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Every October, Somerville hosts the Honk Festival, a. series of parades and exhibitions featuring, “activist street bands.” Others have written in MMA that the marching arts were once all about, ”God and country,” and it appears that musical instruments and color guard equipment can also be put in the service of social justice and organic farming. The marching arts, like duct tape, have 1,001 uses.

Yes Ma'am Brass Band from Austin, Texas

Yes Ma’am Brass Band, from Austin, Texas, performing in Honkfest at Harvard Square, Cambridge, MA

There are high school and college bands that proudly represent their academic institutions. There are bands and drum corps in the armed forces. There have been ethnic marching units such as Boston’s Roma Band, who have provided music for the parades associated with saints’ feasts. (When I think of the Roma Band, I think of sweltering summer weather, sausage-and-pepper subs, and statues festooned with paper money.) And of course, there are alumni corps, which are fun for the whole family.

Feast of St. Anthony in Boston's North End

Feast of St. Anthony in Boston’s North End

Fifty or sixty years ago, many of the competitive junior corps in the northeastern United States were sponsored by Catholic parishes. There were also the St. George Olympians from Springfield, Massachusetts who were backed by a Greek Orthodox church. Every so often, one can find relics of this drum corps past, as when I attended Latin Mass at Holy Trinity in Boston and saw photos of the Holy Trinity Cadets on the wall of the church basement. Holy Trinity has since been converted into condos, so I hope that those pictures have not been consigned to a landfill.

St. George Olympians, 1973

St. George Olympians – 1973

Ex-churches and disbanded drum corps are reminders that everything made by humans passes away, and I sometimes wonder if drum corps may someday catch on in Buddhist cultures, since a marching formation, which is there one moment and gone the next, is a sort of mandala, a symbol both of order and impermanence. But while we are here, we have the opportunity to pass on our culture. Just as there are English language authors all over the world and French chefs in Tokyo, there are color guard competitions in Malaysia.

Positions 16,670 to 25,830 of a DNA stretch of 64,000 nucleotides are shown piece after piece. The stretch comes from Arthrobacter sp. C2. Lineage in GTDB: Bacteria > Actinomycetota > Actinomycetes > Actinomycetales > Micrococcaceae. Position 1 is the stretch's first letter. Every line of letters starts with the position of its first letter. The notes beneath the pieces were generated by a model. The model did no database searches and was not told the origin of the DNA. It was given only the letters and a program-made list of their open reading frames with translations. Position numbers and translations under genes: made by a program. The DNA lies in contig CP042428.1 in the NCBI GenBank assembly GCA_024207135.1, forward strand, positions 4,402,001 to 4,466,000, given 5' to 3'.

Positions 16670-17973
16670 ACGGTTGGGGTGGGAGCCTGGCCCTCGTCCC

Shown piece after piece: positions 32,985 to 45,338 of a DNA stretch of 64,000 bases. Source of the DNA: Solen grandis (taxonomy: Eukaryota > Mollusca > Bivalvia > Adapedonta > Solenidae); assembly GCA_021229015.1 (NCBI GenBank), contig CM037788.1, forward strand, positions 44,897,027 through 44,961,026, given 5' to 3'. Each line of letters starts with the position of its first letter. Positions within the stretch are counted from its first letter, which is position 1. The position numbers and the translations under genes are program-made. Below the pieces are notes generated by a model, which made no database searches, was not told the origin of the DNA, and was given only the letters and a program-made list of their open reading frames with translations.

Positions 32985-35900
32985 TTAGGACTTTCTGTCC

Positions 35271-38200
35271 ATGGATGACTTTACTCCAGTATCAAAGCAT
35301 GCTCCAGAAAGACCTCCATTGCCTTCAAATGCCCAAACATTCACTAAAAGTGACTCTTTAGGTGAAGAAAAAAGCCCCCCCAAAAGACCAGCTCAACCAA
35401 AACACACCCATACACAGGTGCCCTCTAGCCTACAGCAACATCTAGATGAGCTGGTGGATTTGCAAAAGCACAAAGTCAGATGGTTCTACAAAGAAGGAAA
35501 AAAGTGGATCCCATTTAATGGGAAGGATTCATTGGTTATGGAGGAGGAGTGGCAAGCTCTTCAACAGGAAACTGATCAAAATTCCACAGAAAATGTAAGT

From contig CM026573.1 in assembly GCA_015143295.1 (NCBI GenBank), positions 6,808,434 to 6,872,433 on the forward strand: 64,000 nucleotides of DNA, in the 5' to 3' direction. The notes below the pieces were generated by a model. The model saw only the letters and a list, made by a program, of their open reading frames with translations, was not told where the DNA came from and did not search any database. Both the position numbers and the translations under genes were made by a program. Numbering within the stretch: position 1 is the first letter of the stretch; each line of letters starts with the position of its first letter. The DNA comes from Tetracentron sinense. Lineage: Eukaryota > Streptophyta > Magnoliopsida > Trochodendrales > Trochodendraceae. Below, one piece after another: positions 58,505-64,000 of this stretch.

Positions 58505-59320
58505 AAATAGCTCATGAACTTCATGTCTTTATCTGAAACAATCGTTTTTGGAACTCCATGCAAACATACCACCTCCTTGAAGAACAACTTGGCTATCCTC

I imagine a future in which a kid from Somerwhere-istan, on his way to the Silk Road Invitational, is mesmerized by the beauty of the central Asian steppe, as I was once transfixed by the natural grandeur of the American West when I was on tour. Or there may be marching units in outer space colonies, wearing special boots to adjust for gravity and doing three-dimensional shows. Perhaps there is drum corps on other worlds as I write this, the events run by an evil species akin to the Klingons, who force the 12th place corps at Finals to self-destruct.

I am getting far afield now. I used to watch “Star Trek” reruns every weeknight as a kid, and once a space cadet, always a space cadet. But whatever happens in the future of marching arts activity, I hope that you all live long and prosper.

Leonard Nimoy giving the Vulcan Salute

 

Holy Trinity Cadets, Boston, MA – 1961

 

  • Featured Photo – Holy Trinity Cadets on Tremont Street in Boston, November 11, 1953

** Editor’s Note: My great-niece, Emilene Rodley, is a member of the Yes Ma’am Brass Band (second trumpet player from the left). I had the pleasure of seeing them perform a few years ago at Honkfest in Harvard Square. It was a hoot!  I am very proud of her.  –  Rick